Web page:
Nelson Mandela Foundation

It has been a dramatic few weeks in South Africa. As the country moved fully into election campaign mode, the expected clutch of questions were thrown at me: “Why aren’t you doing more to get people to vote?”; “Are you worried about the election being free and fair?”; “Who do you think we should vote for?”; “What would Madiba do?”; and so on. And now, as we absorb the results and ponder what it all means, I’m hearing a certain very familiar line of enquiry a lot: “What would Madiba say?’ The questions can get tiring. But we cannot avoid a key question: what do we make of the election and where the country is landing in its wake?

There is a view that a significant moment is reached in the journey of a young democracy when the former liberation movement which has been in power for years finally loses an election and hands over the reins. As always with South Africa, our narrative is not as simple as that. But arguably our country has come to an important juncture in its journey with democracy – the moment when, after three decades, the governing party must reckon with the reality that a majority of South African voters would prefer someone else to be in power. A sobering moment for an organisation which used to be the party of Nelson Mandela.

Top of mind for everyone in this moment has to be the question of whether coalition administration can work at the national level. The evidence of track-records is not good. Our political elites have consistently found ways to turn coalition at local government level into something messy, at best, and disgraceful at worst. South Africa deserves better. We need coalition partners, now, who are willing to put the national interest before party political agendas and who are committed to taking South Africa’s journey with democracy to the next level. We need leaders to show leadership. As Madiba used to say during his HIV/AIDS campaigning when he found himself opposing government – “Leaders lead.”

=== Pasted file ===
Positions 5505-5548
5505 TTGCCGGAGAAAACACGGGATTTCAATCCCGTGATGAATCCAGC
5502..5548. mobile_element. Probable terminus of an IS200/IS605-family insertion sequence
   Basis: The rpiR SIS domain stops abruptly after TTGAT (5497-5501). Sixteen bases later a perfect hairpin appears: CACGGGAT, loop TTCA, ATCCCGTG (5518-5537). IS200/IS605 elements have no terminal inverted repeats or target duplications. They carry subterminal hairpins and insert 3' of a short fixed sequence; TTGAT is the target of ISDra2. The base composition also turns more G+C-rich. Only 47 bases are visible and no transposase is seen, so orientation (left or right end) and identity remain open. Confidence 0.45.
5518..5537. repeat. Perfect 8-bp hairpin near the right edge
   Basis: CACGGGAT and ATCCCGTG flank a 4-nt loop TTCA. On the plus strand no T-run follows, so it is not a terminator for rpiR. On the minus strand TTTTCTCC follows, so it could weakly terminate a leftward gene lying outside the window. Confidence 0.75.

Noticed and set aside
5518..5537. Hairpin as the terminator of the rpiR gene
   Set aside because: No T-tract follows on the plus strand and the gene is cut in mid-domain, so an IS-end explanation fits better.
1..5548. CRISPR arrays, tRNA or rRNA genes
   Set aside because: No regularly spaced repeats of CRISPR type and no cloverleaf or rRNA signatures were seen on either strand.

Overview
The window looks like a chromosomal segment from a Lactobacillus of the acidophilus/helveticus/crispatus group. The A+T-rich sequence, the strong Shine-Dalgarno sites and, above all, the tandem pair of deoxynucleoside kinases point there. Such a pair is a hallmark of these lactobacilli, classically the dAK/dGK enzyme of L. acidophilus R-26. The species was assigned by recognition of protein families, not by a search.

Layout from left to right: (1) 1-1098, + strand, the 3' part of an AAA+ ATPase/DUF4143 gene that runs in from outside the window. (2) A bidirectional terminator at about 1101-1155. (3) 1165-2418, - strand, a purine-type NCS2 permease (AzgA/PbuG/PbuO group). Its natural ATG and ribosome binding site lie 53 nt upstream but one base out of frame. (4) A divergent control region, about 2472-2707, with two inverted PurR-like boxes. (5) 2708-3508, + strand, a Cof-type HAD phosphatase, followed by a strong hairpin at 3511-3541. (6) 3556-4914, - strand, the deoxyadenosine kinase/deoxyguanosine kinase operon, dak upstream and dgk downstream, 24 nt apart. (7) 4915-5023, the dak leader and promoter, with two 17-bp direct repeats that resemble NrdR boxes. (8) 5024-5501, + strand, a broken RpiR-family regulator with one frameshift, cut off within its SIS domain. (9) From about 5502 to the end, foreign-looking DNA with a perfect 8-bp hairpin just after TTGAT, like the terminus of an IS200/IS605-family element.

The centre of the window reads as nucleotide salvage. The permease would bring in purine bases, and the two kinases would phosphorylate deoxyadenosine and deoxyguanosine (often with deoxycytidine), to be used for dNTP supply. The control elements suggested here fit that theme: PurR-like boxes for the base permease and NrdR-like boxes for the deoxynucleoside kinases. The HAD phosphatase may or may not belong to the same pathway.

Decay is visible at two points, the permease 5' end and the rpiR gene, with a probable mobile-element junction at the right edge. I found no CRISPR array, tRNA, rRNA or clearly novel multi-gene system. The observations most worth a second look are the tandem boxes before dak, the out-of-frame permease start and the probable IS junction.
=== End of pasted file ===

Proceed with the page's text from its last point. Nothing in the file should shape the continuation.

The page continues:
Beyond the results of the election, for me this also feels like a moment to savour those things which we can celebrate in this thirtieth year of democracy. It feels good to live in a country where, despite all the challenges, we can still be confident that our elections are substantively free and fair. In 1994 Madiba’s top priority as he stepped into the role of President was to make democracy stick. And it has. Our democratic processes and instruments have seen two sitting presidents removed from power. We have a vibrant – some would say boisterous – civil society. We have as free a press as anywhere in the world. Our judiciary - again, despite all the challenges - feels like a bulwark. Too often we South Africans give short thrift to good stories and to good reasons for celebration; we slip too quickly into complaint mode. I’m reminded of something else Madiba used to say, in moments where things were going wrong, to those of us who worked for him – “It doesn’t help to whine; what’s the plan?”

There is reason to celebrate some of the things we have got right since 1994. But there is also reason to be concerned about our democracy’s continuing failure to deliver fully on the promise of freedom. The Constitution is still not a lived reality for most of those who call South Africa home. While democracy has stuck, we as a society are in danger of becoming stuck. Could it be that we are confronted not so much by the consequences of state capture, but rather by an even more disturbing phenomenon – the capture of democracy itself? It’s time for us at the very least to reimagine democracy. It’s time to think differently. It’s time for leaders with a plan. It’s time for leaders to lead.